Friday, April 13, 2012

Heroically Ordinary

When I was young, we not only had heroes, we had super-heroes, and chief among them was Superman, the original superhero.  Superman was cool because he didn’t need anything like web shooters or a shield or an iron suit.  It was just him—faster than a speeding bullet, more powerful than a locomotive, able to leap tall buildings in a single bound.  Bullets just bounced off his chest like they were nothing.  Was there any boy who watched Superman who didn’t get their mom to pin a towel around their neck like a cape and run around like Superman? 
And it was particularly cool that all he had to do to disguise himself was put on a pair of glasses.  One time I found an pair of old black-rimmed glasses, and I thought, “Cool!  I’ll put these on, walk out of my room and my family would be like, ‘Hey, who’s this new kid walking around the house?’”  So I put them on, walked out of the bedroom, and my older brother said, “Hey, Stupid, where’d you get the dumb glasses?”  And I thought, “Hmm, maybe I need to get a suit too.”
The thing about Superman, though, is that as cool as he was and as much as we’d like to be him, there was no way.  He was just too together.  I think animators caught on, and they started closing the gap between normal humans and superheroes.  They came up with Mighty Mouse.  I mean, come on, he may be a superhero, but he’s a still a mouse.  That closes the gap, right?  Yeah, but he flies and takes cats six times larger than he is and twirls them around and throws them into the atmosphere.  I can’t do that, can you? 
Probably the ultimate regular guy superhero ever invented was Underdog.  His name says it all, right?  Anybody remember how the show started?  “Look, up in the sky, it’s a bird, it’s a plane, it’s a frog.”   “A frog?”  Then Underdog would say, “Neither bird nor plane nor even a frog, it’s just little ol’ me, Underdog.”  And in real life, when he wasn’t Underdog, he was  Shoe Shine Boy.  Just a little ol’ shoe shine boy.  And who did the voice for Underdog?  Wallly Cox, the original T.V. wimp.  They even made Shoe Shine Boy to look like Wally Cox.
And Underdog spoke in verse, like only a wimp would: "When Polly's in trouble I am not slow, it's Hip, Hip, Hip and away I go !"   "There's no need to fear, Underdog is here!"
As I grew up, my heroes became more mortal.  Brooks Robinson of the Orioles became my new hero, and the thing I liked about Brooks was that, even though he was a great baseball player, he was otherwise just so ordinary.  Skinny arms, skinny legs, just playing a kid’s game and loving it.
Now, we all admire heroes. But not the cartoon, comic book kind of hero, and not the Hollywood terminator kind of hero, but the everyday, ordinary, common variety heroes. The kind of heroes that rise to the occasions when they find themselves in impossible, life-threatening situations, like firemen rushing into burning buildings on 9/11 or jumping into flaming forests in California.  We find these people appealing not because they are able to do what we aren’t, but just the opposite: they are ordinary people just like us, ordinary people who do extraordinary things.  And they inspire us to think that we would do the same thing if we were in the same situation.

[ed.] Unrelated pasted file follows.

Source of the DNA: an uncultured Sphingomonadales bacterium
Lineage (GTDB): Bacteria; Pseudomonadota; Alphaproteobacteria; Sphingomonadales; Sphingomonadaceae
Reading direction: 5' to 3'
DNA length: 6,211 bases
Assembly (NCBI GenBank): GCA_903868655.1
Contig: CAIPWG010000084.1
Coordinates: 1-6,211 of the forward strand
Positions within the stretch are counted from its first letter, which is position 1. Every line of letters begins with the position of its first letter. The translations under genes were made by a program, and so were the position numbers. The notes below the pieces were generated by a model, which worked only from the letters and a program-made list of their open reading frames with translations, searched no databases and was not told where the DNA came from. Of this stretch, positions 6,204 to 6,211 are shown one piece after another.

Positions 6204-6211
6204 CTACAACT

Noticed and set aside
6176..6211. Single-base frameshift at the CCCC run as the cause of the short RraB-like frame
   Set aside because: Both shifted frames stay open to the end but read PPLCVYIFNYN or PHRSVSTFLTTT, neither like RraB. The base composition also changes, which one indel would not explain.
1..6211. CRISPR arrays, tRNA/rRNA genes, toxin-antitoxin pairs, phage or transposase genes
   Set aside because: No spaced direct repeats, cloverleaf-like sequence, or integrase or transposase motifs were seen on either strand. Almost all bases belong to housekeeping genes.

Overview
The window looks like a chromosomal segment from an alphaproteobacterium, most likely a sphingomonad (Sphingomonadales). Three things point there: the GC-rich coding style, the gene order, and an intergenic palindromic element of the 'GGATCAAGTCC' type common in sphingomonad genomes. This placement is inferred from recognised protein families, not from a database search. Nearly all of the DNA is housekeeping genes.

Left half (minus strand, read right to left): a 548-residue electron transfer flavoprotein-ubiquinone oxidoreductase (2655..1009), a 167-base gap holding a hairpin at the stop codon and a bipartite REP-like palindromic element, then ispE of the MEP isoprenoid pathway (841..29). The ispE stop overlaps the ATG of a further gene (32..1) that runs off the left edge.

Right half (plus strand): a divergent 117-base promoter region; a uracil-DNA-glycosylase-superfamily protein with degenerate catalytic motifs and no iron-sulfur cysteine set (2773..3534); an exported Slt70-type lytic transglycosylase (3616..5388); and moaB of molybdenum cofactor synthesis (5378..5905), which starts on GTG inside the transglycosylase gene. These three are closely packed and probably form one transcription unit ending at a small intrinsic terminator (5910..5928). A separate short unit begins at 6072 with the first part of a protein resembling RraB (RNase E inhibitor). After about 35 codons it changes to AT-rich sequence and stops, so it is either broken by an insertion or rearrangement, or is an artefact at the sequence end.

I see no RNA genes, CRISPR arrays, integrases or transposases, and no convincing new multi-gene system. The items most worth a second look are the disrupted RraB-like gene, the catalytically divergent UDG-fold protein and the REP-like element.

And this is how I feel when I read the story of Stephen in Acts 6 and 7. Stephen was a real hero.  He was also the first martyr of the Christian church. And when you read his story, it moves you to the edge of your seat for all the reasons that the modern day stories of heroes move us to the edge of our seat. Because he is just a regular guy. Just like one of us. He wasn’t Jesus. He wasn’t an apostle. He was just a layman. A regular guy with a heroic faith.
Or Abraham.  He was a man of great faith—and one who got in trouble because he got scared and tried to pass his wife off as his sister.  And even though he got in trouble for that, he did it again no much later!  He repeated his mistake, just like a regular guy.
Even David, who was called “a man after God’s own heart,” was pretty ordinary—if you call being an adulterer and a murderer “ordinary.’  His own son rebelled against him. What’s more ordinary than that?  Granted, his son literally rebelled against him, raising and army going to battle against his father, but that’s my point: if David could be that ordinary, mess up in ways that I never have, and still be called a man after God’s own heart—well, there’s hope for me.
Hope that even in my ordinary life, I can be heroic.  I can have a heroic faith, show a heroic love, display a heroic devotion, follow in heroic obedience, even in my ordinary life.
If it’s going to happen, it’s going to be in my ordinary life, because an ordinary life is all I’ve got.  And I guess that’s enough, isn’t it?

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